Two decades ago, Counting Crows and its dreadlocked frontman-song writer Adam Duritz blasted onto the scene with the hit debut, “August and Everything After,” featuring catchy singles including “Mr. Jones” and “Round Here.”
The band went on to sell more the 20 million albums while also experiencing the backlash that inevitably comes with success, particularly when a songwriter is crafting morose, moody songs about former girlfriends and very sad things.
Through all the highs — Duritz was nominated for an Oscar in 2004 for “Accidentally in Love” from “Shrek 2” — and lows — Duritz was diagnosed with a form of dissociative disorder; he wrote about his recovery for Men’s Health in 2008 — the Crows kept doing their thing, unlike some of the bands from that era (Hootie and the Blowfish? Hello?). Last year, the band released its sixth studio album, “Underwater Sunshine,” featuring cover versions of songs from Bob Dylan to Madonna.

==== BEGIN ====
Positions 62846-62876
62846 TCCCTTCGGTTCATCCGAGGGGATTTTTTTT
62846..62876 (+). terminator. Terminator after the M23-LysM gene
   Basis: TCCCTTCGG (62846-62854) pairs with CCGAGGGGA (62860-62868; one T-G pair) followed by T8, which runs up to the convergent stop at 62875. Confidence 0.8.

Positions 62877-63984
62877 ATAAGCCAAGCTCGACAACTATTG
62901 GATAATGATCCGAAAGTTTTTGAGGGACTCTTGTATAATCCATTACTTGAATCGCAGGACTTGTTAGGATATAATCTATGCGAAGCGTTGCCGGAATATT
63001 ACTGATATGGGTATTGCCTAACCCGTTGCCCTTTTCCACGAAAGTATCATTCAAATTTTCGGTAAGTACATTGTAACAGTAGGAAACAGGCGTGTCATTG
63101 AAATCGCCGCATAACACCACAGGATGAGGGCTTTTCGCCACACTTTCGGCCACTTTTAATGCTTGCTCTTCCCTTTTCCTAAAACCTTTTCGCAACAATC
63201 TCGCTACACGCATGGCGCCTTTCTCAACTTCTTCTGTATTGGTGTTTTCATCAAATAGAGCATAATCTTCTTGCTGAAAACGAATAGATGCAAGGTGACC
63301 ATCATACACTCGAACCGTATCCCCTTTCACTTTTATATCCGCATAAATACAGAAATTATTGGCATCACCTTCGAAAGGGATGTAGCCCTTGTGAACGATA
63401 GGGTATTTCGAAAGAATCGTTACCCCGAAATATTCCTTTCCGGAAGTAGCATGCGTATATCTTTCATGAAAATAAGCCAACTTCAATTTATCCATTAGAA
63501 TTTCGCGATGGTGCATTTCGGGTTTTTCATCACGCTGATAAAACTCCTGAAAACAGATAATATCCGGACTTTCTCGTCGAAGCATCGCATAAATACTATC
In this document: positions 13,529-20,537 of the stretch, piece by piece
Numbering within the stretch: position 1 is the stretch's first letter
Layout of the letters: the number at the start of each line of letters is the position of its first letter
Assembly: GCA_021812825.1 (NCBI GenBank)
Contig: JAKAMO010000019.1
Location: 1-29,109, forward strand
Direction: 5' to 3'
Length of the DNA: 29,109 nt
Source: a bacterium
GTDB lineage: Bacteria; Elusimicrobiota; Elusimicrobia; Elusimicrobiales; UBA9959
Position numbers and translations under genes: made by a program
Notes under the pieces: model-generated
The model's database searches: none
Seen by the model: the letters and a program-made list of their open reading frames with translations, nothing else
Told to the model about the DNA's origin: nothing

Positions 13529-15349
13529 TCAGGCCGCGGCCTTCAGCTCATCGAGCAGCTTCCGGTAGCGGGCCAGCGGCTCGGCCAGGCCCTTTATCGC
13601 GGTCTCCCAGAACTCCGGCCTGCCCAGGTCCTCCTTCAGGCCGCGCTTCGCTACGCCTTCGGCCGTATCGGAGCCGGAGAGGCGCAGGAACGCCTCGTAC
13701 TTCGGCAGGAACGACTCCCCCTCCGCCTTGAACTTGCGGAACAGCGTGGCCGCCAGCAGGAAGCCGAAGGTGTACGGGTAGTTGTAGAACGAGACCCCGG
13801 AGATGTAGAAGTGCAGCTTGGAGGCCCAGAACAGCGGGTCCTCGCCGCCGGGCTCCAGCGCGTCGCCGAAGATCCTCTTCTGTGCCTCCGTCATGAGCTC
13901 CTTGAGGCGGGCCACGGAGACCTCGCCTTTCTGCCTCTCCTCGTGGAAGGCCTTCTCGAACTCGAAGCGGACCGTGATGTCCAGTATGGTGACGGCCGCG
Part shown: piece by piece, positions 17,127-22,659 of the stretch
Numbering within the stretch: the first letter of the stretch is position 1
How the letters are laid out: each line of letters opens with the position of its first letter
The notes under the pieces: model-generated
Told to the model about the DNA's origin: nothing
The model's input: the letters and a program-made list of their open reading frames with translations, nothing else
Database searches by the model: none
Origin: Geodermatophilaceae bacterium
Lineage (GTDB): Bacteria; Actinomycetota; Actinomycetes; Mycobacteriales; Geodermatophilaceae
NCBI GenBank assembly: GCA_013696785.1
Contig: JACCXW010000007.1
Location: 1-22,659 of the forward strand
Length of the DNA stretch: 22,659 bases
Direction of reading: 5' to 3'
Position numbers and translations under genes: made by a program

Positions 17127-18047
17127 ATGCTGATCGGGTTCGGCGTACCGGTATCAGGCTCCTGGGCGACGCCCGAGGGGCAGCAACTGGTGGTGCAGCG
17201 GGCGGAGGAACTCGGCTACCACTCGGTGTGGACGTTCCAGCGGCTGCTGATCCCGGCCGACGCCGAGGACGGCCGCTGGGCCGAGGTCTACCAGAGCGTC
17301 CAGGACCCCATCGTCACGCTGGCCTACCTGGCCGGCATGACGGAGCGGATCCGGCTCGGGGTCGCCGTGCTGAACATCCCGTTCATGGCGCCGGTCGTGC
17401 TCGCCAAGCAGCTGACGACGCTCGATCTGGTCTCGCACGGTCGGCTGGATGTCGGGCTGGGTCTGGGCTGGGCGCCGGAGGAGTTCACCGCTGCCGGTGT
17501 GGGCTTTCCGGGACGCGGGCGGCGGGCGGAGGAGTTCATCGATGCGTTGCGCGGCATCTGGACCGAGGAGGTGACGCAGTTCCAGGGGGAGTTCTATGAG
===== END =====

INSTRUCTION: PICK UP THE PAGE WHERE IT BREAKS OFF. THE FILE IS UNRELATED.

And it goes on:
Duritz, 48, also has been working on a project called the Outlaw Roadshow, a showcase for up-and-coming indie bands. Now the Crows are on the road with fellow ‘90s denizens The Wallflowers, with a summer tour that kicks off this week and brings them to Hampton Beach on Wednesday. Duritz spoke to Newsday from his home in Greenwich Village, New York, about the vagaries of fame and everything after.
Q. It’s been 20 years since the band’s debut. Did you imagine back then that you’d still be around?
A. Yeah, but not in a realistic fashion. Nobody ever says, “I want to be a rock star for three weeks.” You always think it’s what you’re going to do with your life, or at least you hope it is. We certainly did everything with in mind. We tried to make all our decisions with the long term in mind instead of the short term, which may have short-circuited some things for us occasionally.